NEW ORLEANS, LA — The U.S. Court of Appeals for the Fifth Circuit grants Louisiana Attorney General Jeff Landry's request to halt the Biden Administration’s attempt to mandate vaccines on businesses with 100 or more workers.
This attempt came after Landry filed that lawsuit on Friday, challenging the legality of the new Occupational Safety and Health Administration (OSHA) rule. The state joins Texas, Mississippi, South Carolina, and Utah in the lawsuit.
In response, Landry praised the court for granting his emergency motion to stay enforcement of the Occupational Safety and Health Administration’s November 5, 2021 Emergency Temporary Standard (the “Mandate”) pending expedited judicial review, according to Saturday's press release.
"The Court’s action not only halts Biden from moving forward with his unlawful overreach, but it also commands the judicious review we sought," Landry states. "The President will not impose medical procedures on the American people without the checks and balances afforded by the Constitution."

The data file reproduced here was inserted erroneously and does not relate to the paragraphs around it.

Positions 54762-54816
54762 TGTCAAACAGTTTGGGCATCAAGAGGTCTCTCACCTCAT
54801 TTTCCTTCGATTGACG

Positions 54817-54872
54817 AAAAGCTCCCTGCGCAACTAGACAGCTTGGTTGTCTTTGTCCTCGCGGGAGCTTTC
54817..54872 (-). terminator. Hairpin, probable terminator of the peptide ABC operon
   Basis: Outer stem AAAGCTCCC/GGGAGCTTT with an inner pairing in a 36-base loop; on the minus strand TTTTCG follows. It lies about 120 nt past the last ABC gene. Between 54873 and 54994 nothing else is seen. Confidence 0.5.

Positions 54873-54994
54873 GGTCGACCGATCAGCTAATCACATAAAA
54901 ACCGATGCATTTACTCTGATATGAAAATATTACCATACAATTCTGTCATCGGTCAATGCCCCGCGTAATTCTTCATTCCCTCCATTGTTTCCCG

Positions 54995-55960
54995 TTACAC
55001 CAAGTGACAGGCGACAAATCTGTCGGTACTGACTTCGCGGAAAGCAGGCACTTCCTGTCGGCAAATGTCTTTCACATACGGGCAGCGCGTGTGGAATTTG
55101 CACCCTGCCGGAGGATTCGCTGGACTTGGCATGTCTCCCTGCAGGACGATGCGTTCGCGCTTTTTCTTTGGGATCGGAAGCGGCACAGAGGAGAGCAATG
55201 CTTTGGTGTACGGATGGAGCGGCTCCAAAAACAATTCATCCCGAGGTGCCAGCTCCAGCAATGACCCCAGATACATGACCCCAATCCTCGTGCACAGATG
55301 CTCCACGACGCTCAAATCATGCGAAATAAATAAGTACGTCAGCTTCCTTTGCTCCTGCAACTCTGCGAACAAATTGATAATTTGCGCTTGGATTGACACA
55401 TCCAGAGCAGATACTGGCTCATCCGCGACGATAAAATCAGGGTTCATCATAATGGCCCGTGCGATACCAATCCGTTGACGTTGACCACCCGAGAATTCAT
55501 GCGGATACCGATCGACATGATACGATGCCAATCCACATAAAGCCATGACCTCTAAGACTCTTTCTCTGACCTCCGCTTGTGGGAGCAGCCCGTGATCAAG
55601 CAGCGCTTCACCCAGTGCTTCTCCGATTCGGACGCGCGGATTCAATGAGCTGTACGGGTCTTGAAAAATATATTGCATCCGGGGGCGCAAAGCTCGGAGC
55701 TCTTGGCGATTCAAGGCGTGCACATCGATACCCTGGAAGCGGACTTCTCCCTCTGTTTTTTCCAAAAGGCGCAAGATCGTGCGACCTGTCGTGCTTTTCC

According to the Associated Press, the Biden administration says it is confident its requirement will withstand the challenges, but legal experts are divided over which side is likely to prevail.
Several businesses also joined the lawsuits filed Friday, saying they don't want to insert themselves into their employees' health care decisions.
Brandon Trosclair, of Texas, who employs nearly 500 people across 15 grocery stores in Louisiana and Mississippi said, "This is an incredible first victory for all Americans that the Fifth Circuit so quickly realized that the Biden employer vaccine mandate would cause great harm to businesses like mine. As the legal process continues, I look forward to sharing more of my story. This stay is a great first step by the court."
The Federal Court states that the government can respond to the petitioners' motion for a permanent injunction by 5 P.M. on Monday, Nov. 8., and the petitioners can file any reply by 5 P.M. on Tuesday, Nov. 9.
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